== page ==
Seventy five years ago this day saw one of the great morale-boosting events of World War Two - the

famous "Dambusters" raid on the industrial heartland of Nazi Germany.  Some years ago, I was

present in a small upstairs room of a Torbay pub to listen to the talk given by George "Johnny" Johnson,

the bomb-aimer of the Lancaster flown by American pilot Pat MacCarthy to attack the Sorpe Dam.

My poem (below) was the result and was accepted by its dedicatee with grace and pleasure.

He is now in his 90s, the sole UK survivor of that momentous wartime mission and has just witnessed

a newly reformed "617" Squadron and its intake of F35 fighter aircraft to mark the event.  Slightly

amended to acknowledge this anniversary, the poem is set out below.

DAMBUSTER - dedicated to Wing Commander George "Johnny" Johnson DFC MBE

Whippet-lean and dry of tone

With manner self-effacing,

He conjured up the distant drone

Of Merlins moonlight chasing.


He made it easy to  believe

How different were those days when

Young men like him dared to achieve

Great deeds in daring ways then.


Though many springs had left behind 

That distant May moon night,

Those who listened would soon find

Themselves aboard that flight.


In the moon-bright ray an age away

From this mocking and modern world

He and we lay in the bomb-aimer's bay

As the target beneath us unfurled.


Time and around - and around yet again,

The hazards and risks multiplying,

Till the right time arrived and the Lancaster dived

At the target for which it was trying.


A hit but no breach - then away out of reach,

The hand that was held had been played;

No more could be done but much had been won,

While sacrifice was sought  - and was made.


When the squadron returned it was soon learned

That over fifty of their chums had been lost,

And while they may have gone, their sacrifice lives on

And remembrance our time-honoured riposte!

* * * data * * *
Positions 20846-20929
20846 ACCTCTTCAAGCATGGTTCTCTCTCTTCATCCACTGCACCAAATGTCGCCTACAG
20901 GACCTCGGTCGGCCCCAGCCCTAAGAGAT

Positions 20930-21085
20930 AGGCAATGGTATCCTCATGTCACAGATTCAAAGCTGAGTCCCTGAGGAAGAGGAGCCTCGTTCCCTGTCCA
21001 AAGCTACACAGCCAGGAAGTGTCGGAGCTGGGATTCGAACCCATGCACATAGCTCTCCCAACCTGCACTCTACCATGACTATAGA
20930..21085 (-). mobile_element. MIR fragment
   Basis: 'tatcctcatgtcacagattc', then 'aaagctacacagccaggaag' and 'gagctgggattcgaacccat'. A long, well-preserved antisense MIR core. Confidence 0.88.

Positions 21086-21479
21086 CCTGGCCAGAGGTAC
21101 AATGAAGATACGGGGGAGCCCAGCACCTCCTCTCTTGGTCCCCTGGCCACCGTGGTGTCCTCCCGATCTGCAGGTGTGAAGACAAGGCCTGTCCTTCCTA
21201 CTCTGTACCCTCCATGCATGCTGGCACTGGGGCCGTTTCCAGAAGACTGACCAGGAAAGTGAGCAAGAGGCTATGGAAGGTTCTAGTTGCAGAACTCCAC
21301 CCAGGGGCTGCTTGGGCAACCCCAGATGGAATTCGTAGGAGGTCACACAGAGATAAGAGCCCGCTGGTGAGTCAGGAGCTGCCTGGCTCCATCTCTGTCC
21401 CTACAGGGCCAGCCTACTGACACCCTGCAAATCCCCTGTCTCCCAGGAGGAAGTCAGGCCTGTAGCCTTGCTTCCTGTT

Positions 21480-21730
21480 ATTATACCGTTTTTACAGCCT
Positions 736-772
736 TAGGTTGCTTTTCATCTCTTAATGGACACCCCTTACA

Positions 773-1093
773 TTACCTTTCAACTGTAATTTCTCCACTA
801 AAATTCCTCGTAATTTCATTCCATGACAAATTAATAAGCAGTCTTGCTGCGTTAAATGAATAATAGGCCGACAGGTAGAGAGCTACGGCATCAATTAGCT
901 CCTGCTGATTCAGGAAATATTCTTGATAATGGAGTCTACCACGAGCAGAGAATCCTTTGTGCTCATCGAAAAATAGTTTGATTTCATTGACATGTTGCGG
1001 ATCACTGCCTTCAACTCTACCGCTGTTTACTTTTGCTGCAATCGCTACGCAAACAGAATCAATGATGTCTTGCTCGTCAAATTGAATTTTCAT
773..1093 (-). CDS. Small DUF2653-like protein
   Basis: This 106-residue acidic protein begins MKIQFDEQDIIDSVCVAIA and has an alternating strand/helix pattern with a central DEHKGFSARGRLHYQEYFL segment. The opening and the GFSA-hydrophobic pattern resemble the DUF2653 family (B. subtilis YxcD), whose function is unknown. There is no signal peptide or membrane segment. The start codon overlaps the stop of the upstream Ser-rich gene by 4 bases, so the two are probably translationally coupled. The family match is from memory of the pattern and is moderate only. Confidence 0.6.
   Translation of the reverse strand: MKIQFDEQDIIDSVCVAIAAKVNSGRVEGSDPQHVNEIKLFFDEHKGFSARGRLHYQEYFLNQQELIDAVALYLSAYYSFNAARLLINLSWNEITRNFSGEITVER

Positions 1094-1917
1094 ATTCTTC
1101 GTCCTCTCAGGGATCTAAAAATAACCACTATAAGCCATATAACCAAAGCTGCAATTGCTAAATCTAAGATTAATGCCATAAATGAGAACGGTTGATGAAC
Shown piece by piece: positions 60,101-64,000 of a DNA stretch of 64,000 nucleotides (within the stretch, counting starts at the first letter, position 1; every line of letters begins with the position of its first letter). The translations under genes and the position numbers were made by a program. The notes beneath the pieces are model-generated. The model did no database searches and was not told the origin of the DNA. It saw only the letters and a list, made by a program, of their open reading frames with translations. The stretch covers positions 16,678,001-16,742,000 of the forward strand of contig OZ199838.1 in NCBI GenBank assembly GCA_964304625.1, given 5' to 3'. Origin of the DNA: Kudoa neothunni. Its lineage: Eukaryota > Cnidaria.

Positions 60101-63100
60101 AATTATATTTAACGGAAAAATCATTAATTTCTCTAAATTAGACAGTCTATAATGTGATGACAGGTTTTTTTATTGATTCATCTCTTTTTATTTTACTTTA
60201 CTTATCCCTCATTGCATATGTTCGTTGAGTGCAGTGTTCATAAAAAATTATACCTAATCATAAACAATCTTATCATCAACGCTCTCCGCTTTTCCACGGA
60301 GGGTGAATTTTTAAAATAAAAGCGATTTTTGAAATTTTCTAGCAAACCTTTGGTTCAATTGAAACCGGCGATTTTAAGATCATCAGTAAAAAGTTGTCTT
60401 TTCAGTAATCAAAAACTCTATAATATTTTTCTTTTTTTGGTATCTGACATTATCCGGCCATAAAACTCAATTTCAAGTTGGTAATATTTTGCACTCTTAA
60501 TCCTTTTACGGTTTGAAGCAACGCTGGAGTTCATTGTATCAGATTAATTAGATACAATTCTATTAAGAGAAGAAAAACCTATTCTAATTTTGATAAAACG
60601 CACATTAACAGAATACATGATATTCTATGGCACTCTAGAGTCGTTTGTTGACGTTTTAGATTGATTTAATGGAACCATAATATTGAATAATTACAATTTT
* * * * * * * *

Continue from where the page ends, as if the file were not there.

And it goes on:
Note - unlike other dams that were breached, the Sorpe used earth in its construction and absorbed the

"ripple" shock effect that fractured the more rigid materials used in the dams elsewhere.  It could not

be approached "head on" and an end to end approach was required to successfully drop the bomb

carried by the Lancaster.  It was Flight Sgt. Johnson's decision as bomb aimer to have his pilot

make NINE approaches to ensure accuracy - later justified on the grounds that as they were there

he wasn't going to make a mistake that he would regret in the release of the bomb.  






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M.C. Newberry

Wed 23rd May 2018 14:12

Dear Rachel - thank you for your comments. To enlarge on
my own interest, my late eldest sister married a US WW2
vet. in America, having met him (wounded/recuperating
after the D-Day invasion) here in the UK and travelled
Stateside afterwards. Their home was in south Louisiana
and they had ten children - eight of them still living with
families of their own spread over the USA. She never
returned to the UK but I managed to take our mother over
there in the late 1970s to renew their relationship and to
meet our American side of the family. It is not possible for
my generation to fully understand what that conflict meant
in so many ways to those who experienced it in their
assorted ways, but two things must be kept in mind: remembrance
and gratitude.
By the way, a book called "The Forgotten Dead" is the result of
some dedicated detective work by
South Devon hotelier, the late Ken
Small (recognised by President
Reagan for it later) in which he
set out the tragedy that befell
hundreds of US service personnel
when ambushed by enemy E-boats
during D-Day rehearsals in the
Channel not long before the big day.
It had been one of the best kept secrets of the war because of the
hugely important plans at that time
but Mr Small's work put it back into
the public awareness and allowed
the families of so many to finally
know and come to terms with what
had happened one dreadful night.
Look it up and you'll see what I mean.


Wed 23rd May 2018 02:12

Good evening, MC,

I've read some bit about the risky air campaigns waged by the Allies through WWII..thanks for the reminder. Our part of the world seems deceptively peaceful in these times and we would do well to remember that we may also be demanded to answer, as a nation, to our values in much the same way of that generation.




A bit over a year ago, I visited a local armed forces museum and gave some extra attention to letters home from American soldiers to their families during WWII. Though I realize the heart remains much the same, the tone of language I saw from them makes the tone of your poem all that much more appreciated--it truly was a different time.

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